Image: Westminster Kennel Club logo
By SCOTT DODD, STAFF WRITER
Taylor Cook just wanted one of those cool little dogs he saw on TV one day while watching Animal Planet.
Instead, he got a rock star.
Taylor's dog is a cardigan Welsh corgi, and he's one of the best dogs in the world at what he does -- which is basically to be a really good-looking, really well-behaved cardigan Welsh corgi.
He's only 18 months old, which makes him a rookie even in dog years. But today he gets a shot at showing up all those older, more experienced Welsh corgis in the most prestigious competition in the world (for his species, of course): The Westminster Kennel Club Dog Show.
Which -- for those who didn't spend last night glued to the USA network or haven't even rented the movie "Best in Show" yet -- takes place in Madison Square Garden. In New York City. Where Taylor's dad says they've put up more dog show banners than Charlotte hangs on Tryon Street for the ACC tournament.
Dad, needless to say, is pretty amazed by all of this.
"It's dog crazy here," said Tommy Cook, a sales manager in Charlotte for a plastic bag company. "My son could walk the dog down the street and just pick up any woman he wants. Everybody wants to see this dog."
Not that Taylor is really paying much attention to all the women admiring his dog, Ty. Taylor's only 11, after all.
The dog's full name is Champion Legacy's Black Ty Affair. That's the kind of name you give to a purebred whose grandfather won best-in-breed at Westminster a decade ago.
The Cooks, who live in east Charlotte, weren't looking for a show dog when they took Taylor to Greenville, S.C., to check out the corgis raised by Sharon Wilson. They were looking at another litter with far less lofty heritage. (Corgis start at around $850 and can cost much more depending on breeding.)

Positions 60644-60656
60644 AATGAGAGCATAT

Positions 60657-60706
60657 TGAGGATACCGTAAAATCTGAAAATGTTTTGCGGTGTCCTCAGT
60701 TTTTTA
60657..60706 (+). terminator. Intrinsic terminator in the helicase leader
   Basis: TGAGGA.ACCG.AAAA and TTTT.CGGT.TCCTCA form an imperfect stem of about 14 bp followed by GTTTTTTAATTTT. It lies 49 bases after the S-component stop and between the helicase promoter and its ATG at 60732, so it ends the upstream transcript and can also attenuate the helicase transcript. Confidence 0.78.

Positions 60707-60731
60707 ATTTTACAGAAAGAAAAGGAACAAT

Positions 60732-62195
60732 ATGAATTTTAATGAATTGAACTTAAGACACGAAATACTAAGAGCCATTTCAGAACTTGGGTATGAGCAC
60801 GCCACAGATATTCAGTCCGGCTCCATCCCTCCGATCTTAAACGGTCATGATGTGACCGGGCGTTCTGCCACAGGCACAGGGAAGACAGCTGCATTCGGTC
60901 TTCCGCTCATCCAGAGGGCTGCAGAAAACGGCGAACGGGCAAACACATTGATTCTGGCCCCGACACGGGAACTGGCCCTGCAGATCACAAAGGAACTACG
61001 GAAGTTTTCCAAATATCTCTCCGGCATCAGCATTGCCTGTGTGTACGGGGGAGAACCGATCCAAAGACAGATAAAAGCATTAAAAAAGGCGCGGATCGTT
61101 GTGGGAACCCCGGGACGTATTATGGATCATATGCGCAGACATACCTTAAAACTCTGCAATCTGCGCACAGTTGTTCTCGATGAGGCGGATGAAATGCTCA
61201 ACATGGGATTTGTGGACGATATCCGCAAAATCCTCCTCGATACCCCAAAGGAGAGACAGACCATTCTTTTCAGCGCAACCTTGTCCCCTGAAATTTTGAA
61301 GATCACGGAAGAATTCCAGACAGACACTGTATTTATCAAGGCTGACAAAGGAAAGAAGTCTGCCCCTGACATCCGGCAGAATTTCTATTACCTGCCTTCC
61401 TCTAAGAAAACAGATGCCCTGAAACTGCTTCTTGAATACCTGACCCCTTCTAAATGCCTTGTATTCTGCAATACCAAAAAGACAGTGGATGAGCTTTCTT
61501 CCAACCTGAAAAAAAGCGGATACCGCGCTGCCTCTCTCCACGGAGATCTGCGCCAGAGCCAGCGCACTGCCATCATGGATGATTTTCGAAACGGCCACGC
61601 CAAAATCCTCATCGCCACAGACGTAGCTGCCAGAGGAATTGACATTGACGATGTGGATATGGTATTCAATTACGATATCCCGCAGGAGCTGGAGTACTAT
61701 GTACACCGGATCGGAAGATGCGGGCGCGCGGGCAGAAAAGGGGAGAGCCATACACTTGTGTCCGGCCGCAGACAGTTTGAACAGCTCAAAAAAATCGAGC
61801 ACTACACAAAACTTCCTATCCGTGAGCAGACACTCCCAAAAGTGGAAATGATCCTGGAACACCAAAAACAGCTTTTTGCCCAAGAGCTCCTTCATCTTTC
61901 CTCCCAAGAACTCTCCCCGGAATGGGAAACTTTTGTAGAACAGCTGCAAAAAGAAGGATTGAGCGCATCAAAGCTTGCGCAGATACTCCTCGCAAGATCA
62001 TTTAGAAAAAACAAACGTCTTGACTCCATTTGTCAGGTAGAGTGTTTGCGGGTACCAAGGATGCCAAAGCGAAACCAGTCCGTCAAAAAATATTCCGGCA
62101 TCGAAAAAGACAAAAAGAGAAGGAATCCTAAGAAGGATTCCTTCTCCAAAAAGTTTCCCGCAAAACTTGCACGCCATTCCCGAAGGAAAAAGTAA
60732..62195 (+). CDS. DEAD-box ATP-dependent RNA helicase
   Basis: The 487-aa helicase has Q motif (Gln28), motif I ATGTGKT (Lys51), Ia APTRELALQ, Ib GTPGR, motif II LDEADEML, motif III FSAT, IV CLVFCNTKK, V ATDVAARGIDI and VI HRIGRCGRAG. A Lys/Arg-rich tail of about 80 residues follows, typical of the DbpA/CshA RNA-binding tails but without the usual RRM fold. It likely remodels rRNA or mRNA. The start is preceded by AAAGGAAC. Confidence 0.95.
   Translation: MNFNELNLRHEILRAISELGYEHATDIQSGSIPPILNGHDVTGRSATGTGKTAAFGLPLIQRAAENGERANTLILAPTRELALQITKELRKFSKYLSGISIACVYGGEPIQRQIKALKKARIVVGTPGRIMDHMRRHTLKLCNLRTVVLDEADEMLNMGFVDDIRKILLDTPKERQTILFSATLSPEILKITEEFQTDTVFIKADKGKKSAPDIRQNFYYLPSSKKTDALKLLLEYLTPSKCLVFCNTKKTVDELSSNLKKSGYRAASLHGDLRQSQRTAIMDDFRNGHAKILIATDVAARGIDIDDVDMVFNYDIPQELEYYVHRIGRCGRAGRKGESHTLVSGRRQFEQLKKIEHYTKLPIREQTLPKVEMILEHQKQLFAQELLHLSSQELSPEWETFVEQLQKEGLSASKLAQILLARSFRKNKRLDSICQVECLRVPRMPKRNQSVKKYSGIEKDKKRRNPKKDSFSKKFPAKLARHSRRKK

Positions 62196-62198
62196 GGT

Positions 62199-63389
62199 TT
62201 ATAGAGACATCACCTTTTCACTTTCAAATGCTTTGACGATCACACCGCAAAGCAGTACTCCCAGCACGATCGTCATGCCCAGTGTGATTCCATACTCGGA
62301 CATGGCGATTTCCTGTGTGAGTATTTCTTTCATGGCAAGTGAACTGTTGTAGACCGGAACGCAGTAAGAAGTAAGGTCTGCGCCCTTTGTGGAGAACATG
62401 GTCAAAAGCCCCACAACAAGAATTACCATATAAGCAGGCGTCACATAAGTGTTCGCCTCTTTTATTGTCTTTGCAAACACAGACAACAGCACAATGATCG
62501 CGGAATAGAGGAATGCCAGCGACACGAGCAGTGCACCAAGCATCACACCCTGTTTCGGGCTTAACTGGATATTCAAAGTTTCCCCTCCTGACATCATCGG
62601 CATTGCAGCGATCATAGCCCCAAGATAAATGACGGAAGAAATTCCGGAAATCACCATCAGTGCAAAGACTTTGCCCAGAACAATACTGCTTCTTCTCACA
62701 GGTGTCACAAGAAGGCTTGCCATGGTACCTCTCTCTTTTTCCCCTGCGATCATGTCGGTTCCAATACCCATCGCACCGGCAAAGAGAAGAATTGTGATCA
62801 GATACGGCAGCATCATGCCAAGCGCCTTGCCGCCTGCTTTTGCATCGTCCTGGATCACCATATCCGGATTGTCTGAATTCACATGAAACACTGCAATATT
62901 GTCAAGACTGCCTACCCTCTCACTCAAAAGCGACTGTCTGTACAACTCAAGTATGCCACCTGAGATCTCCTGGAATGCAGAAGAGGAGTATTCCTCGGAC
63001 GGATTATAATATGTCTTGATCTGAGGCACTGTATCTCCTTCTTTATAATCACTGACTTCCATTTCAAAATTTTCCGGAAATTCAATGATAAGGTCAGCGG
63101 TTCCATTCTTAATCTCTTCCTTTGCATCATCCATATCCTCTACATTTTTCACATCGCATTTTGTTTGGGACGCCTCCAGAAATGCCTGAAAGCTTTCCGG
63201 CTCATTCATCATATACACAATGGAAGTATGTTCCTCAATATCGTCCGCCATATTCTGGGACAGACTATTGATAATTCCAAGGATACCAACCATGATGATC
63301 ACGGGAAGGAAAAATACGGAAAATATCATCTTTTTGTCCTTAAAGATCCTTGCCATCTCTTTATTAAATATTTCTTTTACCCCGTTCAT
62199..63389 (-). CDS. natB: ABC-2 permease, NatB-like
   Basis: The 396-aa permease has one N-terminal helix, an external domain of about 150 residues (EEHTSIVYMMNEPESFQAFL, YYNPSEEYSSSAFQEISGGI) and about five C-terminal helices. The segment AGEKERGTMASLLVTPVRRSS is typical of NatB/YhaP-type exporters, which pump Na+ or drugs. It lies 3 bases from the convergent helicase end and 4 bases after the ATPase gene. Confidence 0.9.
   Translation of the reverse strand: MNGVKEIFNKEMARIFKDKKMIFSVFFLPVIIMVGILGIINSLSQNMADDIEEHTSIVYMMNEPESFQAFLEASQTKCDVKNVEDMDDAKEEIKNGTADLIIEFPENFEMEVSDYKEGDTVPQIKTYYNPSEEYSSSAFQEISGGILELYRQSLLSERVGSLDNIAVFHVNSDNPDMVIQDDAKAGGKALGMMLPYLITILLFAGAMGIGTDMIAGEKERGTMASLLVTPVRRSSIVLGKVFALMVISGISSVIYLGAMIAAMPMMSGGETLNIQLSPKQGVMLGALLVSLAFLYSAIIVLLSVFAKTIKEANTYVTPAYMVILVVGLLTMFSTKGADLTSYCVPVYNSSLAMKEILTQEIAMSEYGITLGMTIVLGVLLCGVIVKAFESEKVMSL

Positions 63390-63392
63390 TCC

But Ty took to Taylor right away, and Wilson said she'd sell the Cooks the dog on one condition: "I wanted to show him."
They agreed, and Ty's done great. He earned his "champion" designation, which you need to compete at Westminster, at 14 months. "He's extraordinarily young to be at a big show like this," Wilson said.
Taylor is learning to handle Ty at shows, but today he'll have to leave that to the professionals. Ty will compete against 18 other corgis, and at his age, he has to be considered a big underdog.
There are 2,500 champions from 165 breeds competing in the 129th annual Westminster show this week. It's shown on the USA network, with the event concluding tonight. North Carolina has 59 entries, and there are 20 from South Carolina.
Whatever happens, Taylor will have some great stories to tell his sixth-grade class at Mint Hill Middle School. The sights at Westminster include doggie treadmills, pet massage specialists and sawdust-covered "relief areas" -- his and hers -- for the competitors to take care of business.
Taylor's taking it in stride. He said it's great to have a dog that can be "a show dog and a pet."
His dad, though, still finds the whole thing pretty hard to take.
"I had no idea that the dog world had come to this."